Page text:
Throughout our history, Chicago Booth has taken a distinctive approach to business education.
One of the first business schools in the United States, Booth pioneered a new way to teach business—one that took a more comprehensive, creative, and professional approach than the rote memorization that was standard at the time. In 1922, under the leadership of Leon Carroll Marshall, Booth’s fourth dean, the school graduated the nation’s first PhD student in business.
But by the 1950s, underfunding had led to a loss of momentum. Dean W. Allen Wallis and associate dean James H. Lorie, PhD ’47, joined forces to create a new kind of business education. Inspired by the German approach to medical education—which required students to study anatomy, physiology, and other basics before applying their knowledge—their new framework prioritized foundational disciplines such as accounting, economics, and statistics.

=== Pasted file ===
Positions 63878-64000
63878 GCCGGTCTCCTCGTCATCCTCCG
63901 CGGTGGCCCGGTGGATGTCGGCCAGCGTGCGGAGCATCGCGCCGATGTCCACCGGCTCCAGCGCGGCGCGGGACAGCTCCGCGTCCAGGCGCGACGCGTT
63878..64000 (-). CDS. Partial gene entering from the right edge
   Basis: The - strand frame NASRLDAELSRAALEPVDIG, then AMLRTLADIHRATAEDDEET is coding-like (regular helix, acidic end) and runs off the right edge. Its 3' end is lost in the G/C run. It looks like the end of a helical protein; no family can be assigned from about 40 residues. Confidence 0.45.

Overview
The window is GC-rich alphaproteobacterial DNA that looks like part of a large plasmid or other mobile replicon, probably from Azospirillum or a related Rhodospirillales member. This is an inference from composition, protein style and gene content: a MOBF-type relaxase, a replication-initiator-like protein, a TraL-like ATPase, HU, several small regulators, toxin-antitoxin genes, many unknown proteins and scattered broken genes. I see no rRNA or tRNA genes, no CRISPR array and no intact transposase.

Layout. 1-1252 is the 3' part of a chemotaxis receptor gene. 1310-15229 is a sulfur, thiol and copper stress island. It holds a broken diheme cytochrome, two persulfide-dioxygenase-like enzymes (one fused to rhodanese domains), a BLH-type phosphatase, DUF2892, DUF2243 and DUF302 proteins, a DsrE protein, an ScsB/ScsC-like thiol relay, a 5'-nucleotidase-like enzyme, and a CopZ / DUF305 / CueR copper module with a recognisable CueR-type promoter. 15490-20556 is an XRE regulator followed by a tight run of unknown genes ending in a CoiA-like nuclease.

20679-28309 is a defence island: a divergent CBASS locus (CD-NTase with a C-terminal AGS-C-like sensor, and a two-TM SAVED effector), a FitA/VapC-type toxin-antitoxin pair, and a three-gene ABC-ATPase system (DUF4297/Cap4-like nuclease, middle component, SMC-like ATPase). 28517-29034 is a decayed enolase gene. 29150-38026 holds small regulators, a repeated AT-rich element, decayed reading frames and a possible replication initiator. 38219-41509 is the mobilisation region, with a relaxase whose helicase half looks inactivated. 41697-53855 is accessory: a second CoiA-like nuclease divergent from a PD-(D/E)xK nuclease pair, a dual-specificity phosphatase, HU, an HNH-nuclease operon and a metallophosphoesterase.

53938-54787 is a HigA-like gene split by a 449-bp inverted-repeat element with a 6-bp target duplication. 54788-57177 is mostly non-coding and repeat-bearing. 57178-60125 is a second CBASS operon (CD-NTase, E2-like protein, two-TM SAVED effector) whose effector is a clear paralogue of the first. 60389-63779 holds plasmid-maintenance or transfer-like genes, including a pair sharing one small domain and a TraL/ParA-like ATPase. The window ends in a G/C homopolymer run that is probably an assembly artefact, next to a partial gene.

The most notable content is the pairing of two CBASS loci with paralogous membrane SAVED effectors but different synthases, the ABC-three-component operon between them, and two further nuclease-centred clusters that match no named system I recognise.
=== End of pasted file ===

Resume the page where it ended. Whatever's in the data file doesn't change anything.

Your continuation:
That framework became The Chicago Approach, the transformative educational philosophy that sets Booth apart from every other business school in the world. Rooted in the fundamental scientific disciplines at the heart of business—economics, accounting, psychology, sociology, and statistics—The Chicago Approach provides a framework that can be applied to solve business problems across industries and regions.
As business evolves, so too does The Chicago Approach. To meet the need for more advanced leadership training, we introduced LEAD, one of the first experiential leadership development programs offered at a major business school. Now a core component of all Booth MBA programs, LEAD empowers students to build leadership skills that they can draw on throughout their careers.
Today, we’re applying The Chicago Approach to lifelong learning opportunities for our global community. Our alumni gain insights from industry leaders at thought leadership events, learn from our faculty in Back to Booth classroom sessions, and build professional skills in our global Executive Education programs.